5) Once the sausage has browned on both sides, add the red pepper flakes and the shallots. Lower the heat to medium low, and allow them to sweat for 1 to 2 minutes.

6) Raise the heat back to medium and add the wine. Make sure to scrape the bottom of the pan to loosen up any bits of the sausage that have stuck to the bottom. When the wine has reduced by half, add the cup of reserved cooking water and the broccoli rabe to the pot. Continue to cook and reduce the sauce for 1 to 2 minutes, then turn off the flame and add the butter, stirring lightly to combine.

7) The pasta should be done around this time. Strain it, toss it with extra virgin olive oil and return it to the empty pot. Sprinkle with half of the grated Pecorino Romano cheese and stir. Now pour the entire contents of the saucepan over the pasta and turn the fame to low. Stir lightly for one minute to bring the entire contents of the pot together. Taste for seasoning, and add salt and pepper as needed.

8) Plate and serve with a sprinkle of Pecorino Romano over each plate.

Wine Pairing-Italian white or red wine.

 

 

Risotto al Barolo

Two Versions of this Piemontese Classic

By Eric Guido

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Nothing thrilled me more as an aspiring young chef and lover of Barolo and Barbaresco than to learn that a dish such as Risotto al Barolo existed.  The idea of it was almost unimaginable; pouring half a bottle of Barolo into a pan.  I had to wonder, could it really be that good?  Could it really be worth it?  Well you know what? It is.

 

Risotto al Barolo con Uve Arrostita

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Risotto al Barolo

A very traditional Risotto al Barolo. It’s rich and satisfying with the flavors of Nebbiolo bursting from the seams.

Risotto al Barolo con Uve Arrostita

Where the traditional Risotto al Barolo seduces you with subtly, this dish is all about exciting flavors that come together in perfect unity to please the senses.

Risotto al Barolo comes from the one place on earth where it would be normal to have enough Nebbiolo-based wine hanging around to think of pouring it into a pan: Piedmont, Italy.  It’s a dish that was created by a people who worked hard to produce their wines and feed their families.  The classic recipe is not a risotto for the uninitiated.  It’s a rich dish that tastes of the wine you pour into it, which is important to remember when selecting the Barolo for this risotto.  In this case, I chose a young Barbaresco from Produttori del Barbaresco.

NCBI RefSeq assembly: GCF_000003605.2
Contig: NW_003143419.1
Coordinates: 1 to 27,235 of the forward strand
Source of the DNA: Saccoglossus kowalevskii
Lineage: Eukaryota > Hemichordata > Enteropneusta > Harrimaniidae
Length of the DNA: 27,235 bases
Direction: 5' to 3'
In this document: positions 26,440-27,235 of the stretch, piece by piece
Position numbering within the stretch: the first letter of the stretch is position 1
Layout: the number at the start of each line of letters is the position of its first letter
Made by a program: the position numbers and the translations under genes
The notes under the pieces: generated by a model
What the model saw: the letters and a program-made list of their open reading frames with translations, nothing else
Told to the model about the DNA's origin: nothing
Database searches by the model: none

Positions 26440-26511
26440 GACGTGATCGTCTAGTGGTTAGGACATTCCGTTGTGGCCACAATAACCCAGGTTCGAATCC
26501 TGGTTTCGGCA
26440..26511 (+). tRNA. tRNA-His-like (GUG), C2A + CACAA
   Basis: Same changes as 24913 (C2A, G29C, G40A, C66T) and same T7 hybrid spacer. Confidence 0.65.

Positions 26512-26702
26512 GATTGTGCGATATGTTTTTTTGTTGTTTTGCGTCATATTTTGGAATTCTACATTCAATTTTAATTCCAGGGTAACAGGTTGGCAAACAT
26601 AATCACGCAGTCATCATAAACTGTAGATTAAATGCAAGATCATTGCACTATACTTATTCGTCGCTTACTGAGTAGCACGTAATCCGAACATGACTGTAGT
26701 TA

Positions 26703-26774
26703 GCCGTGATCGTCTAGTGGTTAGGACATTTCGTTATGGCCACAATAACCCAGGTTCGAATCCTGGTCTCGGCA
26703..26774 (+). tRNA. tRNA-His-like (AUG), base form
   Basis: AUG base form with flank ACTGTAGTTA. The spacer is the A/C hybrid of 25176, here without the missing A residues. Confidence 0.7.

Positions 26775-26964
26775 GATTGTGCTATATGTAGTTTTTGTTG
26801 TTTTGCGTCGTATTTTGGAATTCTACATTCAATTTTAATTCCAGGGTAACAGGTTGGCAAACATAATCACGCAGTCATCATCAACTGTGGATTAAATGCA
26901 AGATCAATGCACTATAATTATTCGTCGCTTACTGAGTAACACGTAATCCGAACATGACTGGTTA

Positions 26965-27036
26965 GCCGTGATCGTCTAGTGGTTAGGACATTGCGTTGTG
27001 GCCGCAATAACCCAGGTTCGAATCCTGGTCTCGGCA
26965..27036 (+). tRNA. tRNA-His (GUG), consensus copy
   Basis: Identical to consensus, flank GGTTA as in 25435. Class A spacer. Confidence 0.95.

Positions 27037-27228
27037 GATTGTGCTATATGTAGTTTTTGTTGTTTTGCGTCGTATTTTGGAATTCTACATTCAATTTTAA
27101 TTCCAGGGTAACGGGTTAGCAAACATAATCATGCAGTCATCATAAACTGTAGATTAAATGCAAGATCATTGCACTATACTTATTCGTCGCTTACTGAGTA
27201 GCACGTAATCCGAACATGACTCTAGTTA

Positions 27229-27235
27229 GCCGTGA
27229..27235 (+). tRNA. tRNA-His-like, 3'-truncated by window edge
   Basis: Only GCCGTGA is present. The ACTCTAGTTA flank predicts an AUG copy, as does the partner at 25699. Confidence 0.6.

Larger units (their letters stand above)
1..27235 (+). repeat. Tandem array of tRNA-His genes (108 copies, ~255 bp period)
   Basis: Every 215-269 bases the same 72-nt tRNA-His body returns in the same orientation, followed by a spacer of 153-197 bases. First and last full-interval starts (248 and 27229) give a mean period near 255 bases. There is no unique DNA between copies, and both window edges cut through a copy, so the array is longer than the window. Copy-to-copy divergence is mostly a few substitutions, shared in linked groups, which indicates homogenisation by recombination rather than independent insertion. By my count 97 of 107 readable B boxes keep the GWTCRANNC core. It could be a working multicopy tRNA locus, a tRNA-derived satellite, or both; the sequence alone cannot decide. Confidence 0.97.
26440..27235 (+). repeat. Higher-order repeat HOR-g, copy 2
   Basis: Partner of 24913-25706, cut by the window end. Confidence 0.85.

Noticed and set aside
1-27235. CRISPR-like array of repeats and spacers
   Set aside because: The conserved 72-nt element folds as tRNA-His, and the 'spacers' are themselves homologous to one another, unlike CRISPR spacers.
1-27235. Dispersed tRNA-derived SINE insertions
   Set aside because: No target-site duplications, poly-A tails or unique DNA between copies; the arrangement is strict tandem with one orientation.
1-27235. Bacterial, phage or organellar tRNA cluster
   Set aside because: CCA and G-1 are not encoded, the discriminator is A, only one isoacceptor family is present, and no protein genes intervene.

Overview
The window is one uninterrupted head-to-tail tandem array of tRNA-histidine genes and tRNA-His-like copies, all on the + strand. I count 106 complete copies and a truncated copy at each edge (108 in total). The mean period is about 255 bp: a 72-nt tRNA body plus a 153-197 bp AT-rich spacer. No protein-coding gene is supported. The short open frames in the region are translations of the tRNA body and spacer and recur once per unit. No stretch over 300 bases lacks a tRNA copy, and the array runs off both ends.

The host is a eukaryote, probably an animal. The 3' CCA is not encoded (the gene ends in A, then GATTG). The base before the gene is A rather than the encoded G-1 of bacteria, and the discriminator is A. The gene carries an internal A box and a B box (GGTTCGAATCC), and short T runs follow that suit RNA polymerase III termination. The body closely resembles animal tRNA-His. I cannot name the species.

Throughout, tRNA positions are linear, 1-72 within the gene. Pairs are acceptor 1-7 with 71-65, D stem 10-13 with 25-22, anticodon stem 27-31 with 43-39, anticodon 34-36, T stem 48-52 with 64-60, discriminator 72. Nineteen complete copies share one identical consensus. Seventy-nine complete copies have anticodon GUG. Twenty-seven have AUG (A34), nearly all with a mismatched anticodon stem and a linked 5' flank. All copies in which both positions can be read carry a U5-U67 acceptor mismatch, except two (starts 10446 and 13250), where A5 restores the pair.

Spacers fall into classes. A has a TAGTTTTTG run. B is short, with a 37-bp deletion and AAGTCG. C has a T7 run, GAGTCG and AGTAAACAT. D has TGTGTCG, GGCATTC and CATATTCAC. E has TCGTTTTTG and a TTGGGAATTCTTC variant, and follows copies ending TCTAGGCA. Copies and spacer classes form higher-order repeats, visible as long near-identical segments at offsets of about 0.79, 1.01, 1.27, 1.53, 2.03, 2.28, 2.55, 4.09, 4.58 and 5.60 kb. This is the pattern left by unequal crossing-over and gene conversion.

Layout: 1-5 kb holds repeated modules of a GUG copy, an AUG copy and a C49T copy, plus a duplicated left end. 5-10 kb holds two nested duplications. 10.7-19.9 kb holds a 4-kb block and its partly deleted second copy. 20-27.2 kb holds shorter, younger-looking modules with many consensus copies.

With the understanding that many people may want to thrill their guests with something a little more colorful and with a wider diversity of flavors, I’ve also included a second recipe that was designed with fine dining in mind.  My guests had trouble deciding which of these recipes they liked more because, although they are very similar in practice, the two yield complexly different results.  I urge you to try them both.
As for the wine, my favorite pairing with Risotto al Barolo is easily Barbera. 

2007 Vietti Barbera d’Asti Tre Vigne
– The color was a deep reddish purple. On the nose I found red fruit with floral notes, cedar and a slight funk of undergrowth. A lively expression appeared on the tongue, as its brisk acidity made the mouth water yet bombarded it with sour cherry fruit. There was juicy cranberry on the finish, which stayed fresh for what seemed like a minute. This was textbook Barbera that cut through the rich structure of both risottos and kept the palate lively and fresh.

2 Responses to “Wine And Food”

  1. Thanks for that! My dad recently harvested her garden full of tomatoes , and I found myself the owner of two or three buckets worth! Of course I couldnt eat them all, but I did find a website full of loads more tomato recipe at this site. A website dedicated the topic!! Crazy what you can find on the internet nowadays!!

  2. Excellent post, you really do some great work here.